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A sensory garden for the visually impaired that promises to engage all your five senses

A first of its kind in Pune, the carefully designed garden allows visually impaired students from the Technical Training Institute of Poona Blind Men’s Association (PBMA) to ‘feel’ and understand their surroundings.

pune Updated: Apr 22, 2018 15:05 IST
Prachi Bari
Prachi Bari
Hindustan Times, Pune
Pune,garden,Technical Training Institute
Visually impaired students take a walk on the tactile pathway in the sensory garden on Friday.(Sanket Wankhade/HT PHOTO)

A sensory garden at Technical Training Institute of Poona Blind Men’s Association (PBMA) in Ramtekdi, Hadapsar promises to engage all of your senses.

A first of its kind in Pune, the carefully designed garden allows visually impaired students from the institute an opportunity to ‘feel’ and understand their surroundings.

“I love sitting on the hill. The feeling of cool breeze through my hair. Exploring the dew drops on each blade of grass,” said 21-year-old Vijaymala Mangal. Vijaymala, who is partially blind, hails from Nanded and is currently training in computers at the Technical Training Institute.

“I feel like I can touch the sky whenever I look up. We take selfies on the hill and listen to the birds happily chirping during our morning and evening walks in the garden,” she said.

The garden is spread over half an acre with a round walkway and a tactile pathway to help the visually impaired students navigate. The garden also boasts two green mounds with natural climbing wedges, and a curving bridge that connects the two mounds.

“It is a public garden designed for citizens with special needs. It has been planned, designed and executed by the Poona Blind Men’s Association’s Technical Training Institute,” said J P Banerjee, honorary director, Technical Training Institute. The institution provides skill training for persons with disabilities.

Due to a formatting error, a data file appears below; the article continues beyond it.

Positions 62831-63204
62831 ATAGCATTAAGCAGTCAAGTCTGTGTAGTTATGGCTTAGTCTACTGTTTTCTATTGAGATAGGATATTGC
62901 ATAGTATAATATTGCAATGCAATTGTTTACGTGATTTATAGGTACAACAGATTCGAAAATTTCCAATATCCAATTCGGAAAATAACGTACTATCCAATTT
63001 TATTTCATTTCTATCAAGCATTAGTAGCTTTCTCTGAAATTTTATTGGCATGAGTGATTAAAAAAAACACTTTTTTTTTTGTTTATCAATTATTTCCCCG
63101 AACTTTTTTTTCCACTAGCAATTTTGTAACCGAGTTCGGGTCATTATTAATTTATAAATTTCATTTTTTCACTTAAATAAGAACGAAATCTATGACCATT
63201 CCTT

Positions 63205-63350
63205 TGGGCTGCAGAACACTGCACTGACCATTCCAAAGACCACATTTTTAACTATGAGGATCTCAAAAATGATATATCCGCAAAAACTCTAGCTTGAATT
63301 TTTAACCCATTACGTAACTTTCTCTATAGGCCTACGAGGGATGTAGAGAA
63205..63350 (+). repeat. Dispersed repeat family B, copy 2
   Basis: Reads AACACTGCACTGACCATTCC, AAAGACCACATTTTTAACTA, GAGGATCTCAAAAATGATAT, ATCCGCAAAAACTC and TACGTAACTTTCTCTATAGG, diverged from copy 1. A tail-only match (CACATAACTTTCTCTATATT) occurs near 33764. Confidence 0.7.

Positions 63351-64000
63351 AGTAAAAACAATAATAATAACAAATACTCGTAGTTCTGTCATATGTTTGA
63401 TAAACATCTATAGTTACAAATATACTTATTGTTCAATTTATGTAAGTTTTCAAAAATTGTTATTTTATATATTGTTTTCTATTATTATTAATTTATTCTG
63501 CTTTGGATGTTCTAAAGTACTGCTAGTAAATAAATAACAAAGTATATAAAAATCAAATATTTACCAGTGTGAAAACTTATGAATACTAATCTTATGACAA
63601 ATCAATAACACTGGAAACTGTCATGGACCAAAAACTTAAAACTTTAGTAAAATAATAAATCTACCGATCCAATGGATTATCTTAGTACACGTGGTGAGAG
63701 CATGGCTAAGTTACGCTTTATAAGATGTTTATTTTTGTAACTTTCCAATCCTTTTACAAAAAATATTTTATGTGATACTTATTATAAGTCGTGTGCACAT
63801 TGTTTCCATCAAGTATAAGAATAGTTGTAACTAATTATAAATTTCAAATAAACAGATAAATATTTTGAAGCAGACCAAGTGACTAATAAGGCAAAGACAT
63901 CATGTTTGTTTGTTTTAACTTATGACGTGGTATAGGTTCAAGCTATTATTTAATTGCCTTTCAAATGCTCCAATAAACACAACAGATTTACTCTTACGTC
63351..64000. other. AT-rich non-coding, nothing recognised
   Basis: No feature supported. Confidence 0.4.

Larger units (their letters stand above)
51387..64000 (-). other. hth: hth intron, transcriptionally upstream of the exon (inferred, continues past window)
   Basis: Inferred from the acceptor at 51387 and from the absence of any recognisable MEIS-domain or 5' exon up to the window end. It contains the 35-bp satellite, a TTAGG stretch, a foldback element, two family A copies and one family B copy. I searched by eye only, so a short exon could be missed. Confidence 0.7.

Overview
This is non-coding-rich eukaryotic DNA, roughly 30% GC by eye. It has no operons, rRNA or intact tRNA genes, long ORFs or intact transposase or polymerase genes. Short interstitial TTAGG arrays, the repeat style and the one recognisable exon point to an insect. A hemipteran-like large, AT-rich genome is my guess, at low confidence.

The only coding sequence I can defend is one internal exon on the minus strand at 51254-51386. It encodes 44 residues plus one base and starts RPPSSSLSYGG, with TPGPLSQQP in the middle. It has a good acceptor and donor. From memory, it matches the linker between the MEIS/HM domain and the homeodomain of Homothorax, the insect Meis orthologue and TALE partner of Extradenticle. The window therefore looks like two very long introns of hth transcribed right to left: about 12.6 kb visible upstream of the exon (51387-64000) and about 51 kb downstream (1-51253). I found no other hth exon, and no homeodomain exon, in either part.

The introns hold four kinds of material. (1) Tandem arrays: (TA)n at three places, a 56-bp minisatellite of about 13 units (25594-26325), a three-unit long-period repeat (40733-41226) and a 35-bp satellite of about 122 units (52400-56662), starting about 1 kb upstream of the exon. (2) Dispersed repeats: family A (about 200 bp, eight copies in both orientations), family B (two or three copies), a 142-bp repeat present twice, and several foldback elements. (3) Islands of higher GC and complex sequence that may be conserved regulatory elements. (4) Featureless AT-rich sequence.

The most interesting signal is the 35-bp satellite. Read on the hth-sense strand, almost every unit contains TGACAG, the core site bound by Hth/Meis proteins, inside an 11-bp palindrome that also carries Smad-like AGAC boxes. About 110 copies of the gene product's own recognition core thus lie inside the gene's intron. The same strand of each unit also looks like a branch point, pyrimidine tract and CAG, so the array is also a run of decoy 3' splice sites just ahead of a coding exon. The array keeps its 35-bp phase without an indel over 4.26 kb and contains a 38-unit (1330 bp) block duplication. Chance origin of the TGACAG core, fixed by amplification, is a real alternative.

“The purpose of the sensory park is to enhance and engage all the five senses of a person and provide a multisensory experience. The garden also creates a learning environment through creative zones, a place for meditation and a walking path which is beneficial for the overall health and development of a person,” added Banerjee.

“The garden is unique because people will be able to ‘feel’ the garden and explore it using their touch and other senses. The students may not be able to see, but their other senses are heightened. A walk in the garden, exploring the leaves of the various plants in the vertical garden, climbing the hill, feeling the softness of the grass and the dew at dawn, all of this will be a sensory experience for the students,” he added.

“We are working to develop the five C’s of each of our students - competence, communication, courage, confidence, character. The garden is also an exercise to develop these traits, allowing the students to explore and learn freely. They should be able to feel what a garden is like, without actually seeing it,” said Banerjee.

The garden also hosts informal gatherings encouraging small impromptu performances, provides a controlled exposure to water through various elements, like sprinklers, fountains and mist sprays, and it is also built like a mini amphitheatre, creating the perfect ambience for celebrating festivals and other important programmes.

It has a small passageway created like a cave, which has raised imprints of various sculptures like those in Ajanta and Ellora, to give the students a sense of being in a cave.

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Technical Training Institute of Poona Blind Men’s Association was established in 1960. The Institute is a premier Institution which imparts vocational training and rehabilitation services to the visually impaired.

The Institute is situated on a large campus at Ramtekdi, Hadapsar and has separate hostel facilities for 90 boys and 60 girls. It also boasts a 150-seater dining and a modern kitchen to cater to its student and staff.

First Published: Apr 22, 2018 15:00 IST